Losing isn't everything. It's the only thing. 

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Defeat is a way of life for Shawn Faust. Since 2003, he's been on the losing side hundreds of times and is likely to lose every game he plays this year. To make matters worse, every loss he's logged as a member of the Washington Generals has been consecutive and against the same opponent -- The Harlem Globetrotters.

The games between the two teams are largely believed to be staged events, with the Generals playing the role of a helpless basketball squad victimized by the Globetrotters' practical jokes and superior athleticism. But Faust, 29, a point guard for the Generals and one of their coaches, says the outcome of the contests aren't predetermined.

"We try to win. We play hard. Every time we have the ball, we try to win," Faust says. "Being a competitive guy, nobody likes to lose."

If Faust doesn't like losing, he must certainly be used to it by now. Sports psychologist John F. Murray, who counsels professional athletes, says that players normally go through a grieving process after a defeat. So after hundreds of humiliating losses to guys in pinstriped shorts, should the Generals should be on suicide watch during halftime?

"Maybe it could affect you in other aspects of your life," Murray says by phone from Palm Beach, Fla. "I think if you're a somewhat intelligent individual who can interpret this ... as your role, you can have some fun throwing the ball around. It's like being an actor."

Faust says he enjoys his life as a General. Unmarried and without children, he's free to travel the world, and does so, playing about 200 games a year. He's had offers to play in leagues overseas, but that would require him to adjust to another country's language and culture. As a world-traveling basketball player, he's able to visit other countries and return home on a regular basis.

"It's a priceless opportunity," he says.

The Colorado Springs, Colo., native is complimentary of his co-workers, the world-famous Harlem Globetrotters. On the road, though, he says the teams don't mingle much. But if Faust, who played college ball at the University of West Florida, can't beat them, would he consider joining them?

"Not really. I kind of like to be the person people love to hate," he says, offering an unlikely scenario. "One day we will get that victory and everyone will jump on our bandwagon."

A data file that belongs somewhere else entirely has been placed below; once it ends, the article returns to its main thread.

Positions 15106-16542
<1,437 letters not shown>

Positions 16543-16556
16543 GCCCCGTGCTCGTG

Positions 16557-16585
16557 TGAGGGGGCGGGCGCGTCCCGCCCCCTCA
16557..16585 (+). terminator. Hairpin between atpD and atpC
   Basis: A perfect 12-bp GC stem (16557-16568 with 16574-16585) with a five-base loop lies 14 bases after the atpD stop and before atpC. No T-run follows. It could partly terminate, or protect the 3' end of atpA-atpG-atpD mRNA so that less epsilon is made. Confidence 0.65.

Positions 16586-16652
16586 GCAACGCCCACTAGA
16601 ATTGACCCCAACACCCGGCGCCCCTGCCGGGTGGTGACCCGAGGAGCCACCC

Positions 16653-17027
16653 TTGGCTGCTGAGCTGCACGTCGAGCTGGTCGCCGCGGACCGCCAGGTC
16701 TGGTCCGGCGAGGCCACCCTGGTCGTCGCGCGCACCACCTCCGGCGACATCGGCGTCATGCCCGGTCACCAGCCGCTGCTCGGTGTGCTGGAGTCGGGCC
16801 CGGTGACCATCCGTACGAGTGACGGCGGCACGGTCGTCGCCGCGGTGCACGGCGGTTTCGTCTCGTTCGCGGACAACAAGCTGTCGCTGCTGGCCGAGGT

Faust claims the Generals were only two points behind the Globetrotters at a recent game in Tupelo, Miss., when time ran out. He also cites a two-point loss suffered in France a couple of years back.

Maybe winning isn't everything. If these games are staged, as some believe, and if the Generals actually intend to lose the game, couldn't their inevitable defeat be seen as a successful achievement of a goal?

"If you're trying to lose, and you lose, what great accomplishment is that?" Murray says. "Anybody can fail. Just don't try. I don't see how anybody could see that as success."

The culture of losing is one the team, which allegedly hasn't won since 1971, appears to embrace. The spirit of competition seems absent from marketing materials for the team, which proudly displays their pitiful record on their Web site and on a team logo that portrays a General about to be dunked on by a Globetrotter.

Getting dunked on might be the least of your worries when you're playing against the world-famous Globetrotters. The team's juvenile-yet-still-hilarious antics include yanking down the shorts of the opposing team while they stand at the foul line. If Faust is weary of such antics or the whistled version of "Sweet Georgia Brown," he conceals it well.

"That's what they do," he says. "They're basketball players, but they're entertainers as well."

Teams that play each other frequently are often able to discern each other's weaknesses and shortcomings and exploit them. That hasn't worked for the Generals and Faust says he's not sure why they keep losing.

"They've got good players, good athletes," he says. "I've been trying to figure out that for the longest."

Murray, who counseled tennis pro Vincent Spadea out of his long losing streak, describes the Generals' role -- the perennial Globetrotters foil -- as an unnatural sports phenomena.

"There's some interesting psychology there," he says. "It would be fun to talk to those guys and see what it's like to lose day after day."

Faust will likely keep playing and waiting for a win that may never come.

"That one victory would be worth all the losses you have to take," he says. "It would be so great to get that win. Man, it would be great to say you're part of it."

The Harlem Globetrotters play the Washington Generals at the Richmond Coliseum at 3 p.m. on March 23. Tickets are $18-$92. Smart money's on the guys in red, white and blue. 780-4970.


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